Posted by Julie • February 25, 2022 • 4 min read
At Trakstar, we’ve been talking about expectation setting and how to align our teams and company overall.
This year, I thought it might be helpful to outline what we expect from our employees as a remote company – because here we are. And, being 100% remote is different from what we’ve been in the past. It looks as if remote will be “us” for 2022, and likely beyond.
Here’s a note I sent to all employees. It’s intended to empower everyone to know what “good” looks like, and empower managers with a backdrop for organizational expectations that cross departmental lines.
As we enter 2022 and add new people to our teams, I am excited for what is ahead of us. At the same time, it’s important to acknowledge the complicated world we are living in and the many things we are balancing right now.
While things have certainly changed in the workplace, we are uniquely positioned for 2022. To empower our anticipated success, I would like to take a moment to communicate expectations going into the new year.
Zoom Calls: Collaboration is an important part of the work we do, and much of that work occurs on Zoom. It is an expectation that your camera is on during calls. We’ve embraced a remote culture, and face-to-face interaction strengthens our communications together. Having video on allows others to feel this connection and gain additional insight from facial expressions and visual cues – rounding out the conversation. Certainly, there will be moments where video-on is not ideal (slow connection, etc). In these cases, feel free to turn off your video and give your teammates a heads up as to why. Video on should be the norm.
Communication: Slack is a great place to interact with others company-wide. It is an expectation that you are available during regular business hours for your time zone and reply promptly. If you are tagged in a conversation, please acknowledge the note with an emoji, so we know you have read the message.
Work hours: Employees should work their established work hours, but there are of course exceptions. It is an expectation that every attempt be made to be available as expected, or use the PTO policy to make exceptions when needed. We choose these hours to serve our customers, and to have overlap with one another for collaboration.
PTO: We have an open PTO policy that allows employees the flexibility to take time off for vacations and sick days from a single pool of time. It is an expectation that all employees will use PTO with discretion. This policy is not “unlimited,” rather, it is “open.” On average, our employees take about 20 days off per year. All employees are expected to be strong contributors to their teams and this includes being present and ensuring coverage when out.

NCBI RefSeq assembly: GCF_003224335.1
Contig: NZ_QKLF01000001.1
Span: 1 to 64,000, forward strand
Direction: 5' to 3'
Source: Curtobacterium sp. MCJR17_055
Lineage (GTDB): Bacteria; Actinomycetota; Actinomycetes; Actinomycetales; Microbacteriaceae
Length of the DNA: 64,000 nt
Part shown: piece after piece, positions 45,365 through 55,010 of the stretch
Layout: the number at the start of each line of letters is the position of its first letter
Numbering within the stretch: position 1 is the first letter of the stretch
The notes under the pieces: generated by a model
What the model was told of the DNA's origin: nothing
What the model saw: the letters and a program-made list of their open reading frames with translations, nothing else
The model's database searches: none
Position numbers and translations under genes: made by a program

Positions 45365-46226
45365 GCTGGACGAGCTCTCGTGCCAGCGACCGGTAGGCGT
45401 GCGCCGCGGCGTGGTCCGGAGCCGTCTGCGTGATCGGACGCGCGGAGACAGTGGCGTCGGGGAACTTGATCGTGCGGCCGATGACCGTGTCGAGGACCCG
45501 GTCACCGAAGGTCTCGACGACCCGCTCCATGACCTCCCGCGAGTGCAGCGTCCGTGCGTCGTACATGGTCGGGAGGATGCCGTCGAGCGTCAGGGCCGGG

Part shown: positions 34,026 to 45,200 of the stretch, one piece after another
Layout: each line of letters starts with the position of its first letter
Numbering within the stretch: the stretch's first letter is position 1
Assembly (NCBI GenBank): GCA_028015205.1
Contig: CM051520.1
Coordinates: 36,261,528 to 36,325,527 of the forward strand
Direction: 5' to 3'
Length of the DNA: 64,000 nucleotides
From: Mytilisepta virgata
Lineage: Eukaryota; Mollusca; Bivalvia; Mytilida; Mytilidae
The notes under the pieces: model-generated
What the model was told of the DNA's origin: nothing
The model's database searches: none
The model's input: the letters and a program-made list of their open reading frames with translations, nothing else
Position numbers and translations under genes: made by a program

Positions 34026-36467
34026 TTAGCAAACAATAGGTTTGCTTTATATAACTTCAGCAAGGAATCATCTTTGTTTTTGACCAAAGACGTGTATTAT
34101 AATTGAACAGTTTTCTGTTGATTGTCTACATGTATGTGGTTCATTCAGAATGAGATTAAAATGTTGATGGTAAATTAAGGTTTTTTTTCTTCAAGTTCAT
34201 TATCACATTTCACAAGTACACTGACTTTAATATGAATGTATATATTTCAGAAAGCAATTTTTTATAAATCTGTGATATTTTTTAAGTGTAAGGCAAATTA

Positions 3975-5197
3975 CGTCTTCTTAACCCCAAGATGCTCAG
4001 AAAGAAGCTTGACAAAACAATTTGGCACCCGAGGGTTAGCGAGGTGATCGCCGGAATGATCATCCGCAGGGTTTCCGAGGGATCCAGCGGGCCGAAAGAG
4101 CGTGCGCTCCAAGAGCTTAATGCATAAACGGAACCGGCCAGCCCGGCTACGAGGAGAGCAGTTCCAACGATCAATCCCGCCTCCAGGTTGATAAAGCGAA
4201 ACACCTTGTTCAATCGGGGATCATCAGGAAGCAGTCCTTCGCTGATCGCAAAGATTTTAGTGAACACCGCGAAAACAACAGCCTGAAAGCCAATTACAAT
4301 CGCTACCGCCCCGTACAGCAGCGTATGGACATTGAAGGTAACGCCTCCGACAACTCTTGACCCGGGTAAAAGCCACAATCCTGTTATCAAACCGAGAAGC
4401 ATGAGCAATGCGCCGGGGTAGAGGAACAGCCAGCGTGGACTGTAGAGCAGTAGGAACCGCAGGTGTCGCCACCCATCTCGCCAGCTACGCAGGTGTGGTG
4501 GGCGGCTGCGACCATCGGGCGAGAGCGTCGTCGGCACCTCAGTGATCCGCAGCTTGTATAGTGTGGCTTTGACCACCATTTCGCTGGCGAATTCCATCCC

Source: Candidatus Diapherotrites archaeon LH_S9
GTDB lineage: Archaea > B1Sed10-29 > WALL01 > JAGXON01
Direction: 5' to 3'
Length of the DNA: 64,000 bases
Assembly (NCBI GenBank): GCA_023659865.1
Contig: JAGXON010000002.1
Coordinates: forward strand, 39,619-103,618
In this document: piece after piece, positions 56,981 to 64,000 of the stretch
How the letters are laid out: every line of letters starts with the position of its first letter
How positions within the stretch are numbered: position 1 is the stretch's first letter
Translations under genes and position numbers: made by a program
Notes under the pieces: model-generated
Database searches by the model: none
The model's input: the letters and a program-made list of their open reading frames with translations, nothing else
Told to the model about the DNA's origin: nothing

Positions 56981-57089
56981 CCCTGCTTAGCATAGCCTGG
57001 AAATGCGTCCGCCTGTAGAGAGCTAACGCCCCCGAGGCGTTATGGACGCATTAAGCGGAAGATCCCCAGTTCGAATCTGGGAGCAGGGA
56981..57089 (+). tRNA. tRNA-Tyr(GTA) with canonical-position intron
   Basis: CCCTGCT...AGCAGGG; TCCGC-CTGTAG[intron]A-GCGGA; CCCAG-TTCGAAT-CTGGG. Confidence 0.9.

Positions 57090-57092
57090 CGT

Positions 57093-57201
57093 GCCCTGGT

Working Outside Trakstar: Outside work (second jobs, consulting arrangements, and the like must be approved by HR and the CEO). It is an expectation that outside work is free from potential conflicts of interest, and honors the commitment we make to one another that Trakstar is our primary responsibility. This applies to employment that you currently hold or any additional work you take on in the future.
Company and Customer Confidential Information: Trakstar data, our company’s metrics, financials, and strategy, are intended for us internally to advance our ability to grow and serve our customers. It is an expectation that you take discretion with all company and customer information. Customer information is sensitive and should be protected with care, according to our security policies and Customer Agreements. If you have questions about what we can share, please ask a member of our Leadership team who will be pleased to work through any unique situations with you.
Thank you. I’m sure these reminders are just that – and I hope they are helpful as we begin 2022.
Expectation setting letters help your employees see, in writing, just want you want from them as a leader. It is your way to get a fresh start when you think things need to be changed or your culture has some aspects that aren’t sitting well with you.
It can also be a great way to set the scene for a period of growth.
Expectation letters don’t have to be longer letters like the one above, although that can help add some seriousness to them. It helps to be clear, concise, structured, and formal in your communications here, but you don’t have to wait until you have a “few” expectations to organize.
We sent this letter at the start of the quarter to help align our teams and keep everyone on the same page.
Struggling with setting expectations? It’s difficult to do in organizations of any size, but particularly when you have a large workforce and only a few people monitoring employee behavior. Having a platform that naturally guides your employees through the employee lifecycle, encouraging ongoing education and training while regularly checking engagement and setting goals can help make expectation setting easier, clearer, and more impactful than ever before.
To learn more about the Trakstar Platform and how it can fit into your day-to-day expectation setting, schedule a demo today.